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SOUNDTRACK: MARS VOLTA-The Bedlam in Goliath (2008).

I’ve liked Mars Volta more in theory than in actuality for their first few albums. I enjoyed them, but they didn’t make me want to listen all the time. I had heard good things about this new one, so I gave it a shot and WOW. The Bedlam in Goliath is off the charts in its craziness and its masterfulness.

Bedlam has most of the same components of a Mars Volta disc: chaos, noise, fantastic instrumentation, bizarre lyrics, jazz-like elements and metal, sweet metal. But for some reason, Bedlam seems to cohere into a masterful project. I haven’t listened to the first two discs in a while (but I’m sure going to check them out again), and I never got the third one, so I can’t really compare them. This one just seems to have something special to it.

The overall sound makes me think of someone tuning in a radio. Some parts are (deliberately) fuzzy, some are crystal clear. As the sound of one segment fades out a new, entirely different section blares in. Anyone who channel surfs can appreciate the sound of this.

All of the literature about this record talks about their use of a Ouija board during their tour and while recording. They bought it in Jerusalem and they say it had a horrible impact on the recording process. (Check out this NPR story…yeah, that’s right, I said NPR.) And, in many respects, rather than a radio, you could think of the album as the voices and sounds from the Ouija board coming through. Some are crystal clear and other are mechanized and ghostly. Spooky, eh?

But what of the music? It is fast, fast, fast. Cedric Bixler-Zavala’s voice is a powerhouse of high-pitched, operatic notes. And the music keeps pace. And yet, despite the speed the album isn’t thrash metal or speed metal necessarily. It doesn’t all have that heaviness, it just has a lot of speed. It lets up once in a while, but for the most part in every song something is going fast: drums, bass, voice, something.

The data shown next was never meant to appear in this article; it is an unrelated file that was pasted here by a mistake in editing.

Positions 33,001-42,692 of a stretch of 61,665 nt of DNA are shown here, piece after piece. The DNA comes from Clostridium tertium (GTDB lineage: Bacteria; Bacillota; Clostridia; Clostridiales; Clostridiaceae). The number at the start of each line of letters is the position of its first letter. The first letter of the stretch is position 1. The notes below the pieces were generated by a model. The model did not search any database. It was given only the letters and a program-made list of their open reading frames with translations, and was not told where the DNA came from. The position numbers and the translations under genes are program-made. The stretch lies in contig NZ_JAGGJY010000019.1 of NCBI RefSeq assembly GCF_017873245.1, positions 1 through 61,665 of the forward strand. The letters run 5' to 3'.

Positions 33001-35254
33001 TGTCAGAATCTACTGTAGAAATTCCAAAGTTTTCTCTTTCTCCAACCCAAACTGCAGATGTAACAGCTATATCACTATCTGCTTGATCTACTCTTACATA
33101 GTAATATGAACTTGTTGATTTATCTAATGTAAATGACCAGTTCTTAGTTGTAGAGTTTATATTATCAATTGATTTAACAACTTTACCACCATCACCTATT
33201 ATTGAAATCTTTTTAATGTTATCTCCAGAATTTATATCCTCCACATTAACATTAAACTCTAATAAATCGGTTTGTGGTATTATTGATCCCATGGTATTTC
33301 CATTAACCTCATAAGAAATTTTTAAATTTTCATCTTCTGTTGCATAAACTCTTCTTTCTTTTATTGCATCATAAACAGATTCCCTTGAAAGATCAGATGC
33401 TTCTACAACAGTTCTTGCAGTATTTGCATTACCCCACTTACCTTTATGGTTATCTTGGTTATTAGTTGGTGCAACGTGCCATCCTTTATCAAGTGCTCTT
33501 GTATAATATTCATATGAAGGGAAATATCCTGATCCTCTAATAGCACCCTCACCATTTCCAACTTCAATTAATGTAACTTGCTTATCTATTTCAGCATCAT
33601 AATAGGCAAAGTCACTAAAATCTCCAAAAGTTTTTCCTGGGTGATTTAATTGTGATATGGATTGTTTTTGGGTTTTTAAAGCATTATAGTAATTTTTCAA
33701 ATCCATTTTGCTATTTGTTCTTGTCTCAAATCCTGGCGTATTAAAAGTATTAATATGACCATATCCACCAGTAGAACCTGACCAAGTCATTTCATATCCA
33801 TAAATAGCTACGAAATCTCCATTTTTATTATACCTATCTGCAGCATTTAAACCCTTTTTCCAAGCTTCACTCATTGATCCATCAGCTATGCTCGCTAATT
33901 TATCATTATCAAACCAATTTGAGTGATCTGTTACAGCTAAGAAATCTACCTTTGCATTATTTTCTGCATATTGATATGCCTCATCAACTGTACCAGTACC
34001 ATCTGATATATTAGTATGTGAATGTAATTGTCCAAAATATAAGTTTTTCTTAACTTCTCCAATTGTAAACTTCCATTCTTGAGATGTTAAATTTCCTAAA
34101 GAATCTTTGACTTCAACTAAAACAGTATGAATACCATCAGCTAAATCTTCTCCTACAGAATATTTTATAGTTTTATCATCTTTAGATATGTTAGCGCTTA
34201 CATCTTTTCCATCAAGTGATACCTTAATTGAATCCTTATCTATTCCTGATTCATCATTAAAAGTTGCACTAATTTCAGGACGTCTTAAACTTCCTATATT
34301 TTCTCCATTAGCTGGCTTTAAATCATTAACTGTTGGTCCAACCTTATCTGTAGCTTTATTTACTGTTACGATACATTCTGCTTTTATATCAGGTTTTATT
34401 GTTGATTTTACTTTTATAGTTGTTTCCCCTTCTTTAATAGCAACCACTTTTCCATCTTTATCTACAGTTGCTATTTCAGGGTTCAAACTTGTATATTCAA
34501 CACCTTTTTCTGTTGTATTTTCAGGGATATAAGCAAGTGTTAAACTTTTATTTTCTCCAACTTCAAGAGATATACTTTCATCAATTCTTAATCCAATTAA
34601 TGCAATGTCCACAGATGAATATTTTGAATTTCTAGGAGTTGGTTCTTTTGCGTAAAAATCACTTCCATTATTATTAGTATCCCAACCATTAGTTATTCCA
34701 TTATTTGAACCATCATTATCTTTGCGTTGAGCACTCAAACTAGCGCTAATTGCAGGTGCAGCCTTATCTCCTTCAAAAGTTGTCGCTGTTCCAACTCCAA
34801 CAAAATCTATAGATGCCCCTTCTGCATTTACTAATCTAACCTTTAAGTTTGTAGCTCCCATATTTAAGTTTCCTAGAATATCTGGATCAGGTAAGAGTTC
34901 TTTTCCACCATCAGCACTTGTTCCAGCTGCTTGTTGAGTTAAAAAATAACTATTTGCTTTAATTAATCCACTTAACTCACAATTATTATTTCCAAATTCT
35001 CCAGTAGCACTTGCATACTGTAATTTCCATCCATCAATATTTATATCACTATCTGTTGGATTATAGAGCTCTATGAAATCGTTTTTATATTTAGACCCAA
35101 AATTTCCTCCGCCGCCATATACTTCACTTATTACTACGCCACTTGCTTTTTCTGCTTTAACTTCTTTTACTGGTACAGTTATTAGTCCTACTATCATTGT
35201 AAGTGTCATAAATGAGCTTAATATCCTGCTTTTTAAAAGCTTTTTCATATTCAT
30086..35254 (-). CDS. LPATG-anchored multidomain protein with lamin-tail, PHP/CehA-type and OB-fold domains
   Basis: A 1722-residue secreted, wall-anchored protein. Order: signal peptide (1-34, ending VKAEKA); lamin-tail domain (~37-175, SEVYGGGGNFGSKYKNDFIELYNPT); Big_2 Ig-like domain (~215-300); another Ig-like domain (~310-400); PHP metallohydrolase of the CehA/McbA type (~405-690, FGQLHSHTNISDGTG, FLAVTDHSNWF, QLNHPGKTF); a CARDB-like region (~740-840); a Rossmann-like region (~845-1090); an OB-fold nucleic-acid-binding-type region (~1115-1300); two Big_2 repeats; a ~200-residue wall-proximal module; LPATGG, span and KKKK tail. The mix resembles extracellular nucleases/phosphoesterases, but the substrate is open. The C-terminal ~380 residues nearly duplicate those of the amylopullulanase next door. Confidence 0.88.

One of the perplexing things about the record is how each song seems to have multiple parts that are unrelated to each other…some songs even have longer breaks within the track than between them. For instance, tracks one and two, the nearly 6 minute “Abernikula” and the over 8 minute “Metatron” blend seamlessly into one long track. However, midway through “Metatron” the song stops for a good second or two and then begins with a brand new, wonderfully catchy riff, which runs through the rest of the song. Truly masterful, and yet impossible to know what track you’re on, half the time.

The album is about an hour long, and it’s such a roller coaster of rocking guitars and high speed chases.  And yet it doesn’t wear out it’s welcome, because the catchy bits are so incredibly catchy. I was amused to see that there is a “single” on the record called “Wax Simulacra.”  It’s the shortest song, possibly that MV has ever done at under 3 minutes, which makes it an ideal single.  Except that the last twenty or thirty seconds are taken up with a mind blowing saxophone solo that could be lifted from Ornette Coleman or John Zorn (and this is a single?).  In fact, the horns come into play a lot on the record.  There’s one or two motifs that sound like they could be taken from a Zappa piece (the Zappa song “Sofa” kept popping into my head during this record. And you can’t ask more from a record than to make you enjoy it while it makes you think of other great music too.

[READ: July 20, 2008] Do the Windows Open?

I read an interview with Julie Hecht in The Believer (some of which is available here). And boy did she come across as an unlikable person. (more…)

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SOUNDTRACK: OMAR RODRIGUEZ-LOPEZ-Calibration (is Pushing Luck and Key Too Far) (2008).

Typically a solo album means indulgence. But how can you be more indulgent than Mars Volta? They have fifteen minute songs with twenty-seven sections and operatic vocals and lyrics that are bizarre at best (they’re fantastic, don’t get me wrong, they’re just…out there!). So, if you’re the guitarist in a freak flag waving band, how do you let your freak flag fly on your own?

This solo album actually does prove to be more out there than Mars Volta. Primarily because whereas Volta stays more or less within the realm of their prog metal, this record sets no limits. There’s ambient noodling, there’s chaotic noise, and there’s beautiful extended pieces.